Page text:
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Vancomycin administration: the impact of multidisciplinary interventions
  1. Rachel K Crowley (rachelcrowley{at}beaumont.ie)
  1. Beaumont Hospital, Republic of Ireland
    1. Fidelma M Fitzpatrick (fidelmafitz{at}eircom.net)
    1. Beaumont Hospital, Dublin, Republic of Ireland
      1. Damodar Solanki (damodarsolanki{at}beaumont.ie)
      1. Beaumont Hospital, Republic of Ireland
        1. Susan Fitzgerald (suzyfitz{at}eircom.net)
        1. Beaumont Hospital, Republic of Ireland
          1. Hilary Humphreys (hhumphreys{at}rcsi.ie)
          1. Royal College of Surgeons in Ireland, Republic of Ireland
            1. Edmond G Smyth (edmondsmyth{at}beaumont.ie)
            1. Beaumont Hospital, Republic of Ireland

              Abstract

              Background: The clinical microbiology team observed that patients were not receiving all prescribed doses of vancomycin. Ward staff was confused about ordering and interpreting vancomycin therapeutic drug monitoring (TDM) levels.

              Aim: To audit the incidence of vancomycin dose omission. To implement a series of interventions to improve vancomycin dose administration, and to repeat the audit process to assess these interventions.

              Methods: Three prospective audits were conducted to assess the impact of vancomycin TDM on administration of vancomycin. After the first audit, a number of changes in the TDM process were undertaken. After review of the second audit, a senior pharmacist coordinated ward-based pharmacists in assisting staff to interpret levels, and TDM interpretative charts were designed for drug charts. Following the third audit, feedback to hospital management and a plan for ongoing education were undertaken.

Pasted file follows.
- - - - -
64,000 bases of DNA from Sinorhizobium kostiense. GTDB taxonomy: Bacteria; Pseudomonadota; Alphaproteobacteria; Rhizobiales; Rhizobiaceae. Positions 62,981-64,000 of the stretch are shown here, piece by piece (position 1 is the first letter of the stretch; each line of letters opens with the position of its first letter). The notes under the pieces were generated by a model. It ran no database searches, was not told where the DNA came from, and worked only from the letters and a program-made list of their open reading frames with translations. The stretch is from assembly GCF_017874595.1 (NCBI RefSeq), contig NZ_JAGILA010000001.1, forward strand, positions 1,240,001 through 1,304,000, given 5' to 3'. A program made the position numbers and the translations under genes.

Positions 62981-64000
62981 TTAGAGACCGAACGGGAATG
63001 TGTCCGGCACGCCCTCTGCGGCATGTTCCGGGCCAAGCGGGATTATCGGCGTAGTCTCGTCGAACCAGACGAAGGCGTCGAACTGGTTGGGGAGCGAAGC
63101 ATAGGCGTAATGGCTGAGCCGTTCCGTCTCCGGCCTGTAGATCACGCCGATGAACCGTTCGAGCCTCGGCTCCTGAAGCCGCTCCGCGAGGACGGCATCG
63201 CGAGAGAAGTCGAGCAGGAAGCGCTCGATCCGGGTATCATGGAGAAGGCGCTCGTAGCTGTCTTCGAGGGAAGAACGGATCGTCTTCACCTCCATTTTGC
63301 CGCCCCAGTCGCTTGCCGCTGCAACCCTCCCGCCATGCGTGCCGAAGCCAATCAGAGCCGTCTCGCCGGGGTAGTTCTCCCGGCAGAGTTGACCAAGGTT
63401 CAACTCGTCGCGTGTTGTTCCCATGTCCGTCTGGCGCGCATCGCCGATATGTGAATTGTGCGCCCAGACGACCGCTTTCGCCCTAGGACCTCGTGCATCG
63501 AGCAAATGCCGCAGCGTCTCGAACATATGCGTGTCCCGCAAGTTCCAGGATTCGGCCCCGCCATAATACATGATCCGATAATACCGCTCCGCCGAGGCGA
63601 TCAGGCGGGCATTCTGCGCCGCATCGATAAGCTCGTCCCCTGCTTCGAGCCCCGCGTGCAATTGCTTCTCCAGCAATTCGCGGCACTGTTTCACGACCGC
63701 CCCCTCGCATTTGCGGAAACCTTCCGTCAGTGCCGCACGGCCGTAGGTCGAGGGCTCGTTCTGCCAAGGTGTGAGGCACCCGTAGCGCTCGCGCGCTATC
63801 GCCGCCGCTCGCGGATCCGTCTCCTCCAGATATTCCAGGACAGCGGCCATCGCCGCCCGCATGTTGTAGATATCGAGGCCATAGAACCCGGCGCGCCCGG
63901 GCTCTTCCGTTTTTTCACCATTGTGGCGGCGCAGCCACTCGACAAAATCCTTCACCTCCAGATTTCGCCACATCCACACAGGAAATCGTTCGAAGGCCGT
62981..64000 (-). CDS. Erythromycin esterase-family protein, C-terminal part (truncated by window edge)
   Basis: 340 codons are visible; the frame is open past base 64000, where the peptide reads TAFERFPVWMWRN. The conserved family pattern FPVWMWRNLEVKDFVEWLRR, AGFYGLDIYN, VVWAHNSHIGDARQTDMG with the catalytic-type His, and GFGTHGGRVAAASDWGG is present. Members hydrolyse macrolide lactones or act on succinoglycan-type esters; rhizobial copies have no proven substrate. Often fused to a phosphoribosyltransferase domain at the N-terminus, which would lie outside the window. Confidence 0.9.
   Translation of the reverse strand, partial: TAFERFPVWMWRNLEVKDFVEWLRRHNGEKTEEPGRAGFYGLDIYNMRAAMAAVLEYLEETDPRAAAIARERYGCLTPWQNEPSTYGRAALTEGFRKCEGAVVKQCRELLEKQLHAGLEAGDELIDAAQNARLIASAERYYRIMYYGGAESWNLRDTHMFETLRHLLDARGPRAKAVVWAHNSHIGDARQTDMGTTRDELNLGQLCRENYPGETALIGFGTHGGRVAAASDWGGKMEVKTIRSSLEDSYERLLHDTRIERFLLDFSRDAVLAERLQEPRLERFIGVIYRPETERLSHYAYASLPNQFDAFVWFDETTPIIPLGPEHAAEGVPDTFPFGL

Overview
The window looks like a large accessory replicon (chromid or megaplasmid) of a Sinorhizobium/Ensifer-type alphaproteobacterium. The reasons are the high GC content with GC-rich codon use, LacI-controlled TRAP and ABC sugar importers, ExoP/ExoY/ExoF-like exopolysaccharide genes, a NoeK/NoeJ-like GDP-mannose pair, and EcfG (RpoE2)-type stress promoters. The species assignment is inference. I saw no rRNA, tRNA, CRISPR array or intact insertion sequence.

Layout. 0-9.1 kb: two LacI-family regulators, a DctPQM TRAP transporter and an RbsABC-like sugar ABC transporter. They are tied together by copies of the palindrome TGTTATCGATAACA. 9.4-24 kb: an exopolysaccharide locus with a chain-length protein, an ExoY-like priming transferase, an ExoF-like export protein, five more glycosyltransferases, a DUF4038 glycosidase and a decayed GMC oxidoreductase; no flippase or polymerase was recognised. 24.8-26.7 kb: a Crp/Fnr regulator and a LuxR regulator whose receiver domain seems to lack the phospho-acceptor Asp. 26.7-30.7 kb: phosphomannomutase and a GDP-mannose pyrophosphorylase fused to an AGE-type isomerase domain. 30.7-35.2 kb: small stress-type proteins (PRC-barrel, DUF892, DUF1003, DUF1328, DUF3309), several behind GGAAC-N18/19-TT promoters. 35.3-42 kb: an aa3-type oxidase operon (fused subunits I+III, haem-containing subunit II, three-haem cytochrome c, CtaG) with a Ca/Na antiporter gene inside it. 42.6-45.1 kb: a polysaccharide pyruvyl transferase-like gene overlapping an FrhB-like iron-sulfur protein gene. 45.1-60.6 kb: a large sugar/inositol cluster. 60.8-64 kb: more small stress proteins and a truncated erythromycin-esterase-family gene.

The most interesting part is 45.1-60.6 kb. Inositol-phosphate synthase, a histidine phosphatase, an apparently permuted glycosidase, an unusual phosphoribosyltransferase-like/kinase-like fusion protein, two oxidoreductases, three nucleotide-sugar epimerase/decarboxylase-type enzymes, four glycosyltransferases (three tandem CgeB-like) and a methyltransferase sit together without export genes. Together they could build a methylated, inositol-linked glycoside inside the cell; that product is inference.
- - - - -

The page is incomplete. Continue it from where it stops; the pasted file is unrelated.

Results: There was a significant reduction in the number of vancomycin doses held inappropriately in the third (10% (78/782) of prescribed doses) when compared to the first audit (16% (161/1007) of doses)(p<0.01). Of doses that were held inappropriately, there was a significant decrease in doses held for no apparent reason in audit three (16% (27/170) of prescribed doses) when compared to audit one (25% (69/282) of doses) (p<0.05).

              Conclusions: Our interventions resulted in a 37.5% reduction in inappropriately held vancomycin doses over a one-year period. 10% of doses are still being held inappropriately. This study highlights the difficulties in identifying barriers to change and changing healthcare worker behaviour.

              • audit
              • therapeutic drug monitoring
              • vancomycin

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